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I am working on hardware testing. Our test framework is written in C# but we are using native dlls to talk to hardware.

Say we have a C++ method:

unsigned char someMethod(unsigned long * nativeStatus)

which in turns executes an embedded command and returns a status when command completes.

To use it we create a wrapper

[DllImport(@"native.dll", CharSet=CharSet.Ansi, CallingConvention=CallingConvention.Cdecl)]
internal static extern Byte someMethod(ref UInt32 managedStatus)

This works fine. But there is a scenario when someMethod call does not actually execute a command but just adds it to a sequence. Then the sequence can be executed by sending a special command say ExecuteSequence. As the sequence is being executed C++ code updates the nativeStatus by just copying the data into the memory referenced by the nativeStatus pointer. As the sequence completes ExecuteSequence method returns. At this time I am sure that all data (nativeStatus in this case) is updated. Will my managedStatus be correctly updated as well? I heard that in this case managedStatus and nativeStatus are not pointing to the same memory. Marshaler just returns a copy of nativeState after call completes. If not what is the solution? Do I need to use the unsave keyword and put my code creating and executing a sequence in the fixed{} block?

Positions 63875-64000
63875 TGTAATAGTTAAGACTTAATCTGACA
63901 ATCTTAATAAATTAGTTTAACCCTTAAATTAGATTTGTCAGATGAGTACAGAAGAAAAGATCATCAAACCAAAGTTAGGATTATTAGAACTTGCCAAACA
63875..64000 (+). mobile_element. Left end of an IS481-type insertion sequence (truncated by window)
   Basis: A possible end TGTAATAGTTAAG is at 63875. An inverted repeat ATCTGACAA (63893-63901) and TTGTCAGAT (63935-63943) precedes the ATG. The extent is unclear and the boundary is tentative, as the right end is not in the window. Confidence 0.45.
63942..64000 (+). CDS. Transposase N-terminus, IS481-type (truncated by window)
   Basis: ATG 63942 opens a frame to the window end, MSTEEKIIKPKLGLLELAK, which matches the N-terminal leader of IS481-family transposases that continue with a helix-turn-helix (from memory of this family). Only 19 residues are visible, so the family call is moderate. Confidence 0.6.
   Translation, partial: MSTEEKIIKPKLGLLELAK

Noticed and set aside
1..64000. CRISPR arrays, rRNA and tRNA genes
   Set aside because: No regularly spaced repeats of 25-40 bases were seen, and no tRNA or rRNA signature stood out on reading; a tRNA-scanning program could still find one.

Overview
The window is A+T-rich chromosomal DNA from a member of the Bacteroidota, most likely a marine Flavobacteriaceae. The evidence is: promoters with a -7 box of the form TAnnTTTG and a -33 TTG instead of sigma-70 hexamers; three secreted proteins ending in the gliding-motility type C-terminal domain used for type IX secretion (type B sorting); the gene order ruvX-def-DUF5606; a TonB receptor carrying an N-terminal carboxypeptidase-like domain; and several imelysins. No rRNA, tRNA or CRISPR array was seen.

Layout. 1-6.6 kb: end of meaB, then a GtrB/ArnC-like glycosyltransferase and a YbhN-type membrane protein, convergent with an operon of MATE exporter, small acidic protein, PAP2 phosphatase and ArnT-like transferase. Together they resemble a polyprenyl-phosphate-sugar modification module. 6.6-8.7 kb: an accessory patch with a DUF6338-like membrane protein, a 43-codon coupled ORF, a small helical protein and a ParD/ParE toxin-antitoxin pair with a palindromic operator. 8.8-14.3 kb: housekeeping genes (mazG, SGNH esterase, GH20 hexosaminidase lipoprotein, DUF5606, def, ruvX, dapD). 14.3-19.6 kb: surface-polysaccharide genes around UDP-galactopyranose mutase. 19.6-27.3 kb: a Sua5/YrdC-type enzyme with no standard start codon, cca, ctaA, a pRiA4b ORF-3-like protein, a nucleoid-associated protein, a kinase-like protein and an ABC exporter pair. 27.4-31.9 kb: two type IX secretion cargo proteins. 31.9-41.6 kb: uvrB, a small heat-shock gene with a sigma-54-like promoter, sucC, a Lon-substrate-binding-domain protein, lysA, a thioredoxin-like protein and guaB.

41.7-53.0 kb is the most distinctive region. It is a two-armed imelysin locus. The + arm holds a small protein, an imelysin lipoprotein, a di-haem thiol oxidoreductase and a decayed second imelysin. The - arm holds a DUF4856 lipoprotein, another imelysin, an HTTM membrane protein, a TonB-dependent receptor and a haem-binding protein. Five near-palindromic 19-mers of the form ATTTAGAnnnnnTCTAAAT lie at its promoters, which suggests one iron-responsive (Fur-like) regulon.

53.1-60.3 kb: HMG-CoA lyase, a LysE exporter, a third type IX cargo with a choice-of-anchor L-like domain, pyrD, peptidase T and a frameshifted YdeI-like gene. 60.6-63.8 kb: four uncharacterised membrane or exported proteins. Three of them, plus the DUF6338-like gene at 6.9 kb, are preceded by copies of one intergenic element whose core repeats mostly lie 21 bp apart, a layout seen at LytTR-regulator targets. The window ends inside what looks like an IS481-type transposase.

[DllImport(@"native.dll", CharSet=CharSet.Ansi, CallingConvention=CallingConvention.Cdecl)]
internal static unsave extern Byte someMethod(UInt32 * managedStatus)
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Are you saying that someMethod can potentially kcik off a background execution and you want to access the status as it runs? Or is someMethod always a blocking call that, in the course of its work, sets a status code upon exit? –  tcarvin Nov 2 '12 at 13:04

1 Answer 1

So what you need is a variable location of which will not change over a timespan.

Yes, you can use fixed{} for that.
Alternatively, you can pin that variable:

private uint g_Pinnable = 0;

...

var gc = System.Runtime.InteropServices.GCHandle.Alloc(g_Pinnable, System.Runtime.InteropServices.GCHandleType.Pinned);

try
{
    // Pass 'ref g_Pinnable' to API
    // Then execute the sequence.
}
finally
{
    gc.Free(); // Reference to g_Pinnable may be invalid after this point
}
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